Say there are \(x\) bananas and \(y\) (\(y=8-x\)) apples. The question is \(P(bb)=\frac{x}{8}*\frac{x-1}{7}=?\). Basically we need to find how many bananas are there.

(1) The probability of selecting exactly 2 apples is greater than 1/2 --> \(\frac{y}{8}*\frac{y-1}{7}>\frac{1}{2}\) --> \(y(y-1)>28\) --> \(y\) can be 6, 7, or 8, thus \(x\) can be 2, 1, or 0. not sufficient.

(2) The probability of selecting 1 apple and 1 banana in either order is greater than 1/3. \(2*\frac{x}{8}*\frac{8-x}{7}>\frac{1}{3}\) --> \(x(8-x)>\frac{28}{3}=9\frac{1}{3}\), thus \(x\) can be 2, 3, 4, 5, or 6. Not sufficient.

Re: Two pieces of fruit are selected out of a group of 8 pieces [#permalink]

Show Tags

09 Nov 2012, 03:54

Bunuel wrote:

Two pieces of fruit are selected out of a group of 8 pieces of fruit consisting only of apples and bananas. What is the probability of selecting exactly 2 bananas?

Say there are \(x\) bananas and \(y\) (\(y=8-x\)) apples. The question is \(P(bb)=\frac{x}{8}*\frac{x-1}{7}=?\). Basically we need to find how many bananas are there.

(1) The probability of selecting exactly 2 apples is greater than 1/2 --> \(\frac{y}{8}*\frac{y-1}{7}>\frac{1}{2}\) --> \(y(y-1)>28\) --> \(y\) can be 6, 7, or 8, thus \(x\) can be 2, 1, or 0. not sufficient.

(2) The probability of selecting 1 apple and 1 banana in either order is greater than 1/3. \(2*\frac{x}{8}*\frac{8-x}{7}>\frac{1}{3}\) --> \(x(8-x)>\frac{28}{3}=9\frac{1}{3}\), thus \(x\) can be 2, 3, 4, 5, or 6. Not sufficient.

(1)+(2) From above x can only be 2. Sufficient.

Answer: C.

Hope it's clear.

Just concerned. When the question statement says that there are bananas AND apples, do we need to consider situations in which there are only apples or only bananas??? I'm asking this not for just this question but for the GMAT on the whole.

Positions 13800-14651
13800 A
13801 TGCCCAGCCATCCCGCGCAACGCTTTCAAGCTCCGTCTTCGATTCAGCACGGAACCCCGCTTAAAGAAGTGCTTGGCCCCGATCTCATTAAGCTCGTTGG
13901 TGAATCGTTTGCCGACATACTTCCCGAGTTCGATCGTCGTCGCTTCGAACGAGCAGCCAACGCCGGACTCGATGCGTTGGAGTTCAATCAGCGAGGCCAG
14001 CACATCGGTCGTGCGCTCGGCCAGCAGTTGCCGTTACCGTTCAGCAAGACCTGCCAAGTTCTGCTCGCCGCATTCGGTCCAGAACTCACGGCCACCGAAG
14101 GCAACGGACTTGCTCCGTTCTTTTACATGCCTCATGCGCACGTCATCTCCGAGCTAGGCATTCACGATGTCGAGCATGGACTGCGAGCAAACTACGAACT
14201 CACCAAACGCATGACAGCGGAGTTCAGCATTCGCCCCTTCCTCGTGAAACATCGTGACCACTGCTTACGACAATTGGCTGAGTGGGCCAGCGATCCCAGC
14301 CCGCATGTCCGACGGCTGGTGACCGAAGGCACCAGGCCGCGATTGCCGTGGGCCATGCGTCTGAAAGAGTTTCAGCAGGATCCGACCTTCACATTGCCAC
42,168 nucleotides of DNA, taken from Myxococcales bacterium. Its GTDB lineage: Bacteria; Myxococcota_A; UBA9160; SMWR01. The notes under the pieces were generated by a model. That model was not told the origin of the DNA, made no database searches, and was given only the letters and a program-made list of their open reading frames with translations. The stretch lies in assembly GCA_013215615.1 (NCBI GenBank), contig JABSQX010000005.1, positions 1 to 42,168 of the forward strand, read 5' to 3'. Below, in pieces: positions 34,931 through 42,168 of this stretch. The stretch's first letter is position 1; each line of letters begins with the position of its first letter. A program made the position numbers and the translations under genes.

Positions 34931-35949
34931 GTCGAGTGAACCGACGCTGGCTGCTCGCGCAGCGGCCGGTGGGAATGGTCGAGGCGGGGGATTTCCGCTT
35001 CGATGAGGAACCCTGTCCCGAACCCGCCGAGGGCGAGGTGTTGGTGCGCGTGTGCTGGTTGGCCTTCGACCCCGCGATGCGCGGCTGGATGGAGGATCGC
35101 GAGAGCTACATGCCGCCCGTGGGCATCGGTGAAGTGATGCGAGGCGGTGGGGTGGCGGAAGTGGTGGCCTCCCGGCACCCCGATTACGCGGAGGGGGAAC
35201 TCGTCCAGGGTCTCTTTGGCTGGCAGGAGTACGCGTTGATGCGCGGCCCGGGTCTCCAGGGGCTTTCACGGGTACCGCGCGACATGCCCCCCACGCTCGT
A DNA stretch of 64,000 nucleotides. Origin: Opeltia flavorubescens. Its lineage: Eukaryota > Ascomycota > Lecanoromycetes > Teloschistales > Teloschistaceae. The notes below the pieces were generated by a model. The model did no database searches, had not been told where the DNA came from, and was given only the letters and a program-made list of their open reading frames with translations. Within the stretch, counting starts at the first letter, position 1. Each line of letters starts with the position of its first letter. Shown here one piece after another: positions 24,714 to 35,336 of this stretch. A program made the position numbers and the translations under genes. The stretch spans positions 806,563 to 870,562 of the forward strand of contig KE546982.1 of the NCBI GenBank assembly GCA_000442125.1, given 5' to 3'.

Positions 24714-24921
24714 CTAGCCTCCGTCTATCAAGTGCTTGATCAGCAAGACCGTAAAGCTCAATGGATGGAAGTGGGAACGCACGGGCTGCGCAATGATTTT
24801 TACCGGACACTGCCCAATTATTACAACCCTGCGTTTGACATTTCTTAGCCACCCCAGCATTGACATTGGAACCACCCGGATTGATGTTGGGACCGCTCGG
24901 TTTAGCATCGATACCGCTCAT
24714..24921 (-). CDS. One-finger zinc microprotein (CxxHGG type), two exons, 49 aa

_________________

Did you find this post helpful?... Please let me know through the Kudos button.

Re: Two pieces of fruit are selected out of a group of 8 pieces [#permalink]

Show Tags

09 Nov 2012, 04:04

MacFauz wrote:

Bunuel wrote:

Two pieces of fruit are selected out of a group of 8 pieces of fruit consisting only of apples and bananas. What is the probability of selecting exactly 2 bananas?

Say there are \(x\) bananas and \(y\) (\(y=8-x\)) apples. The question is \(P(bb)=\frac{x}{8}*\frac{x-1}{7}=?\). Basically we need to find how many bananas are there.

(1) The probability of selecting exactly 2 apples is greater than 1/2 --> \(\frac{y}{8}*\frac{y-1}{7}>\frac{1}{2}\) --> \(y(y-1)>28\) --> \(y\) can be 6, 7, or 8, thus \(x\) can be 2, 1, or 0. not sufficient.

(2) The probability of selecting 1 apple and 1 banana in either order is greater than 1/3. \(2*\frac{x}{8}*\frac{8-x}{7}>\frac{1}{3}\) --> \(x(8-x)>\frac{28}{3}=9\frac{1}{3}\), thus \(x\) can be 2, 3, 4, 5, or 6. Not sufficient.

(1)+(2) From above x can only be 2. Sufficient.

Answer: C.

Hope it's clear.

Just concerned. When the question statement says that there are bananas AND apples, do we need to consider situations in which there are only apples or only bananas??? I'm asking this not for just this question but for the GMAT on the whole.

Choice (2) makes it clear that there is banana in the group of fruits, doesn't it? And yeah, it's always bad to assume ANYTHING on gmat, especially for Data Sufficiency and CR questions! So, when considering choice (1) by itself, no. of bananas=0 should also be one of the options.
_________________

Re: Two pieces of fruit are selected out of a group of 8 pieces [#permalink]

Show Tags

11 Nov 2012, 02:53

Bunuel wrote:

Two pieces of fruit are selected out of a group of 8 pieces of fruit consisting only of apples and bananas. What is the probability of selecting exactly 2 bananas?

Say there are \(x\) bananas and \(y\) (\(y=8-x\)) apples. The question is \(P(bb)=\frac{x}{8}*\frac{x-1}{7}=?\). Basically we need to find how many bananas are there.